Many a hungry backpacker has arrived at camp to the dismal sight of an over-priced, freeze-dried meal..... and resolved immediately with intense conviction that the menu must be improved.
The outdoor experience provides a myriad of different satisfactions for participants, but there is a constant for us. If we are going to stay some duration in the wilderness, we must pack food with us (unless your friends will tolerate the sight of a llama’s backside all the way up the trail) that means, your food is on your back. And so the great debate is born. How much weight should we be willing to pack to enrich our high-elevation cuisine? Has any subject been hashed out more than this one over the ol' campfire?
The weight vs. taste argument is one old and worthy. Multi- day backpacking circumstances demand that people reasonably determine weather he or she shall either consume dehydrated muck, or pay dearly through the quads, hamstrings, and calves, etc., in order to dine well in the mountains. The author is among those of us who found himself at this same perplexing crossroads only to discover and admit that he is simply a prisoner to his very distinguished taste buds. This crossroad became the embarking of his odyssey of research and experimentation toward the medium between weight and flavor.
Some damaged cartilage and a few backpacks later, Stephen Weston has been successful in finding a number of combinations that explode with flavor and they won’t herniate you carrying to camp. (so successful, that some big name brands have paid him to come along on back-country ski filming excursions as a cook) His passion for simultaneously bagging peaks and eating like royalty outruns his logical ability to settle for one or the other- and our palates can be the beneficiaries of his efforts.
Friends and I have welcomed the sight of recipes prepared by the author on a snowy, windy slope or two. Especially that salmon dish! Weston has provided something wholesome to the people around him, and that's all any of us can try for. Eat well and climb high.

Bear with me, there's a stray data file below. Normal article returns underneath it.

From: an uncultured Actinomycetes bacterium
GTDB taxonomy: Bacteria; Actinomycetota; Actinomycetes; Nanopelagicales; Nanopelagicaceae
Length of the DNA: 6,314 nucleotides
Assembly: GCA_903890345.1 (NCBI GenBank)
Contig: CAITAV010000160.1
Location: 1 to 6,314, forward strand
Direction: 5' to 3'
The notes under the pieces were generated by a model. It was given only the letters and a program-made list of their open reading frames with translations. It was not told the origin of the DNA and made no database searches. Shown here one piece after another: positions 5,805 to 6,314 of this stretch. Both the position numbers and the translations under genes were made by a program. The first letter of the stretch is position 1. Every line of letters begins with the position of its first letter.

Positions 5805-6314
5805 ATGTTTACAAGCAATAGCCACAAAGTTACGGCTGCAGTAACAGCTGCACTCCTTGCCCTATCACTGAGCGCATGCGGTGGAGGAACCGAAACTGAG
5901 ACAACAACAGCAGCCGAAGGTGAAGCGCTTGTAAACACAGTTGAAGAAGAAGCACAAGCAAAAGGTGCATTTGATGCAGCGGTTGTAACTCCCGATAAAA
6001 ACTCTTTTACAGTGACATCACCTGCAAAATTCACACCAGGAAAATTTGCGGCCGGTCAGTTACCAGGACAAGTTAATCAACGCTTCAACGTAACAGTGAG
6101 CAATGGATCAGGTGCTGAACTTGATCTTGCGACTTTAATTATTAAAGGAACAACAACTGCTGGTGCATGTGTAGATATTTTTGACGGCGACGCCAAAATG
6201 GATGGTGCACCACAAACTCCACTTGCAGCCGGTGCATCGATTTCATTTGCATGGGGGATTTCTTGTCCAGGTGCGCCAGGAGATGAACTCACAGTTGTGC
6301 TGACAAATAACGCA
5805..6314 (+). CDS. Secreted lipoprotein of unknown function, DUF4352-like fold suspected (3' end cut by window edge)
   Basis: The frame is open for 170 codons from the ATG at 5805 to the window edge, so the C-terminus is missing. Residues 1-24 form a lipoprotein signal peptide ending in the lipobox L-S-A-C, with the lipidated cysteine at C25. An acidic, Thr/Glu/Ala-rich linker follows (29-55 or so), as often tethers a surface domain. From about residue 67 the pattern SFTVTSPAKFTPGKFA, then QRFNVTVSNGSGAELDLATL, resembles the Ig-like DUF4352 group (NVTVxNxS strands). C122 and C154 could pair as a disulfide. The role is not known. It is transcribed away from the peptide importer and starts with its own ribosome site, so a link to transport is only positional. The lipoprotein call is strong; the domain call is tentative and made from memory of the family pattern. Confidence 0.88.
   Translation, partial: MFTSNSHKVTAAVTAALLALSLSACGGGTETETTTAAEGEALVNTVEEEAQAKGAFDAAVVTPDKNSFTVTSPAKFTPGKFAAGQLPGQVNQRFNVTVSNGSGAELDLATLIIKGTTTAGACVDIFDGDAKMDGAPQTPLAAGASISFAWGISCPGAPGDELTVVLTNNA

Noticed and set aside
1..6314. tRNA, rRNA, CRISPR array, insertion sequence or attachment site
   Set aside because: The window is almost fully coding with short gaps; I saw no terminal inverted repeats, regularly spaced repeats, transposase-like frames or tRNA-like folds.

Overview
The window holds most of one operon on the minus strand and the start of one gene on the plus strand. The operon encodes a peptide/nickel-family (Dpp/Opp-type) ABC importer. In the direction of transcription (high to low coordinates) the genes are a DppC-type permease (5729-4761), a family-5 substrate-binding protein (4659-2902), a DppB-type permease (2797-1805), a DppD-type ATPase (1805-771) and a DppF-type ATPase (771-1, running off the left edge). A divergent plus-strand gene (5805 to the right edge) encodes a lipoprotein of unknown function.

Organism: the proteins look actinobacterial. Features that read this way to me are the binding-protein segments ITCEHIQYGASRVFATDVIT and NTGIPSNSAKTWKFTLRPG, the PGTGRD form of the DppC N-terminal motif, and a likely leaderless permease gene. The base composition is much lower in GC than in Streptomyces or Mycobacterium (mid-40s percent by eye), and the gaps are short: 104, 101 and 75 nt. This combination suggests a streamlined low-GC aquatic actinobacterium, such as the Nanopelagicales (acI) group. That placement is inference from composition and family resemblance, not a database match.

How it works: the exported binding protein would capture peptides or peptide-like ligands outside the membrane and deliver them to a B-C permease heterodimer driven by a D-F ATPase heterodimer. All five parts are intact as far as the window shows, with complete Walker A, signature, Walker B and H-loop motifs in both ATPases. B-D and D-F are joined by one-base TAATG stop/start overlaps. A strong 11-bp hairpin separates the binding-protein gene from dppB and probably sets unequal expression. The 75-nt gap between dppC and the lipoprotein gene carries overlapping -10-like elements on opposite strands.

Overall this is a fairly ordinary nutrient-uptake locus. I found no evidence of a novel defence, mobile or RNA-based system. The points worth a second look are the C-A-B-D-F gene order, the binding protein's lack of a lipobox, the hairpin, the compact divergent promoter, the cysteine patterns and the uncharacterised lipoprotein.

A local hero for the "good backpacking food" cause is Stephen Weston, author of In the Wild Chef: Recipes From Base Camp to Summit, a cookbook dedicated to good, lightweight food. I recently caught up with Weston and prodded him for advice on eating better while on the trail.
"For beginners, I recommend that you practice in your kitchen then take your kitchen outdoors," Weston said. "It seems like a good idea to figure out ways to cook backcountry food at home, when you can afford a mistake, and then make that food again on the trail. Have a killer stir-fry idea for the backcountry? Practice the recipes before your trip. Would you rather fail at home or at 9,000 feet on the side of a boulder?"
Weston advocates those little spice packs (stir-fry powder, taco seasoning, etc.) that you can grab at the grocery store as a flavor starter. Then, all a hiker has to do is find other lightweight alternative foods. Going through his book, I came across multiple recipes using Ramen noodles, powdered milk, Jello mix and even dehydrated potato mix--all lightweight options that I had never considered "trail" food before.
"I am a converter, that's all. I take recipes from the kitchen out on the trail," Weston said. "Why buy that prepackaged stuff? ... My recipes can save you money and taste a heck of a lot better."
"One of my favorites," Weston added, "is King Ludd's Phad Thai. ... It's so easy, quick and yummy."
Yeah, Thai food on the trail.